My name is Steph Littlebird and I am an Indigenous artist born and raised in Northwest Oregon. I am a proud member of the Grand Ronde Confederated Tribes and a descendant of the Kalapuyan and Clatsop Chinook people. Some readers may be familiar with my 2018-2019 curatorial work for the Five Oaks Museum’s This IS Kalapuyan Land, a hybrid historical and fine art exhibition highlighting the lives of the Willamette Valley’s Atfalati Kalapuyans, while also featuring the work of 17 contemporary Indigenous artists from the Pacific Northwest.

Steph Littlebird, the Confederated Tribes of Grande Ronde.

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Vision 2020: Ella Ray

"There is this level of resistance coming from formerly colonized people who are marginalized, and I feel something bubbling under the surface"

Ella Ray is an art historian who, as she puts it, “produces environments, partnerships, and texts that explore the relationship between the interpersonal, the public, and the in-between.” She has a B.A. in art history/critical theory from Portland State University, and works for the Portland Art Museum and Portland Institute for Contemporary Art. She is community partnership coordinator for Portland Art Museum’s Hank Willis Thomas exhibition All Things Being Equal, which closes Sunday, Jan. 12.


Ray is a multifaceted creative who uses Black studies and Queer studies to examine the ways Black popular culture and Black fine arts are defining contemporary culture. She earned her degree from Portland State University in Art History with a focus on Critical and Queer theory. As a historian and a community member, she is leading challenging conversations around race, historical erasure, and the fruits we all can gain through open institutional critique.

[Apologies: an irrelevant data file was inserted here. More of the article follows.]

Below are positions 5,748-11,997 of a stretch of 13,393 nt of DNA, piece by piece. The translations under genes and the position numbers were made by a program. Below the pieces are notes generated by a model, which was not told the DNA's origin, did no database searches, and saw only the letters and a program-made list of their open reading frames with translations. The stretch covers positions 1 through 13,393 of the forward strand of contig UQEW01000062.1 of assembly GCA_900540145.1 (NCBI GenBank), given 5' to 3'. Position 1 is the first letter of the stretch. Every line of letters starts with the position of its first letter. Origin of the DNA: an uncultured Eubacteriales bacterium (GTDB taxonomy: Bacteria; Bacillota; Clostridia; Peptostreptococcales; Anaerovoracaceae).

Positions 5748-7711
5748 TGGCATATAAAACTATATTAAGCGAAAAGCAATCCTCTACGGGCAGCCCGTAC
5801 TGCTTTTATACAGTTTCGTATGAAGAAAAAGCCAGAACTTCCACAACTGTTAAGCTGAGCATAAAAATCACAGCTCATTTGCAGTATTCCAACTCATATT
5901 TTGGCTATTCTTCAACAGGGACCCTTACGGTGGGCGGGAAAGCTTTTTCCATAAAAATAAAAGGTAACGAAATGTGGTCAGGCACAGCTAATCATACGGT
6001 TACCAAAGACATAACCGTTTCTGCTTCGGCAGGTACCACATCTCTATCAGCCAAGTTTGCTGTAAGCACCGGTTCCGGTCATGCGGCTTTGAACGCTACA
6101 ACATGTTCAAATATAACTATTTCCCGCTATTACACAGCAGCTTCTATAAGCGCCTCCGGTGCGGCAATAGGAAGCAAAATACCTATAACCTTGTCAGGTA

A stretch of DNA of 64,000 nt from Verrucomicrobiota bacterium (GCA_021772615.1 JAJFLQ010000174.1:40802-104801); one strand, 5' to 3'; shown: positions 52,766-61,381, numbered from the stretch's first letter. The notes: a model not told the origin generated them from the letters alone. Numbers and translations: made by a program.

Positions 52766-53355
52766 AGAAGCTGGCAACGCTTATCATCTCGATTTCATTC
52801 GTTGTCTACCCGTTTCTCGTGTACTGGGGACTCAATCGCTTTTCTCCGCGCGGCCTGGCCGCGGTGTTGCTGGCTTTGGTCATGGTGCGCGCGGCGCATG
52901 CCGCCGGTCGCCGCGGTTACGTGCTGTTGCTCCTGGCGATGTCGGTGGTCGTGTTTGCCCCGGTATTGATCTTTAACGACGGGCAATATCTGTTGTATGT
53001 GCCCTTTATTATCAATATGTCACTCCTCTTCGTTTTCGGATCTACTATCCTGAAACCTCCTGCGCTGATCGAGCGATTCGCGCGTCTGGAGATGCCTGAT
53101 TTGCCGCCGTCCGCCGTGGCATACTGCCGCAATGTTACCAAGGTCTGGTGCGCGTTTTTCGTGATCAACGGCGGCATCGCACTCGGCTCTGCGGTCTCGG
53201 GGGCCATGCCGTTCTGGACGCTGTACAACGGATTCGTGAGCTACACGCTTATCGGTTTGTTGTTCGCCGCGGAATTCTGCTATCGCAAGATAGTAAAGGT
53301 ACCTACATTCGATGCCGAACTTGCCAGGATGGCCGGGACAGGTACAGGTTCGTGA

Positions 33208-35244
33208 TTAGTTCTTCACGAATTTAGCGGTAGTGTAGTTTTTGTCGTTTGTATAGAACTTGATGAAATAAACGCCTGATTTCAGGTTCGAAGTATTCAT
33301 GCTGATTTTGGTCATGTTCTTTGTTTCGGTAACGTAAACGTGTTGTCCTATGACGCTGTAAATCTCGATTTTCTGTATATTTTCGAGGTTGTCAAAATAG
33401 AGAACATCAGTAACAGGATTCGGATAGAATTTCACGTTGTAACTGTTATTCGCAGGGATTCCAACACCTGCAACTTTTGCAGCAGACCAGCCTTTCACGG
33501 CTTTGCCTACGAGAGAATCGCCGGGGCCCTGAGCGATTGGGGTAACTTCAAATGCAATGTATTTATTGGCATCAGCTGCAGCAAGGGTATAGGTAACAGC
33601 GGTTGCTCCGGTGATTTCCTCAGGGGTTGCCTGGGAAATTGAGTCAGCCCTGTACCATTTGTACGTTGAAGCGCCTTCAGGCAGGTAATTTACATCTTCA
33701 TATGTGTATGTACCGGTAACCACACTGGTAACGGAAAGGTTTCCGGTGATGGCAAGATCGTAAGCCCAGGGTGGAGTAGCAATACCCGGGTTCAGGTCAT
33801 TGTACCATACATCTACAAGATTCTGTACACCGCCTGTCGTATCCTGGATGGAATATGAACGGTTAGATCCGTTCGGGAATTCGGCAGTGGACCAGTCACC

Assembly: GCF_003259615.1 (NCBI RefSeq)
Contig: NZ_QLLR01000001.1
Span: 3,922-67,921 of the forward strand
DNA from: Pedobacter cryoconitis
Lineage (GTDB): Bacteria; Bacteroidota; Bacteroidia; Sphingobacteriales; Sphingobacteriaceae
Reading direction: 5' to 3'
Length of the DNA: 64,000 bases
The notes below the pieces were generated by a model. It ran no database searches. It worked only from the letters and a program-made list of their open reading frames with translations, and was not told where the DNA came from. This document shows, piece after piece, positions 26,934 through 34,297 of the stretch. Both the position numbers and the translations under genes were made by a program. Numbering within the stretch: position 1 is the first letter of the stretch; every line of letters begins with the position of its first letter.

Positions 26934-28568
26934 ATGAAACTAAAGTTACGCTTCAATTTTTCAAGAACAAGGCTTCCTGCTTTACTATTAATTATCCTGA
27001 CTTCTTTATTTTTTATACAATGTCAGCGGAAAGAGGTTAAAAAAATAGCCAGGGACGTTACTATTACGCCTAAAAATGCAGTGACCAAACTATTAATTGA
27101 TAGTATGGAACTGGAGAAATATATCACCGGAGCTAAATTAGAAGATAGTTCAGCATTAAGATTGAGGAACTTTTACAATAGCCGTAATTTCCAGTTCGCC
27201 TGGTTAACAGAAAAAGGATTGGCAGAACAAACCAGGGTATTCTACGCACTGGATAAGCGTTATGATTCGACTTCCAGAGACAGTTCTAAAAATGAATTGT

VISION 2020: TWENTY VIEWS ON OREGON ARTS


What I’m going to do is go through a list of questions. Just whatever is on your mind, go ahead and let it flow. Give me whatever is in your crystal ball. Let’s start with your current professional background.

Currently, I work at the Portland Art Museum, formerly as a Kress interpretive fellow through the Kress Foundation. At the same time I am the community partnership coordinator for the Hank Willis Thomas All Things Being Equal exhibition. In addition to that, I work with PICA in their youth program, freelance consult for various arts organizations, and art adjacent things, and I write about Black theory, Black studies, and performance.

Art historian Ella Ray, using “Black studies and queer studies to think about the ways in which Black popular culture and Black fine arts are defining western culture.” Photo courtesy Ella Ray


You also have a background in art history. Can you tell me just a little bit about your education and what you went to school for?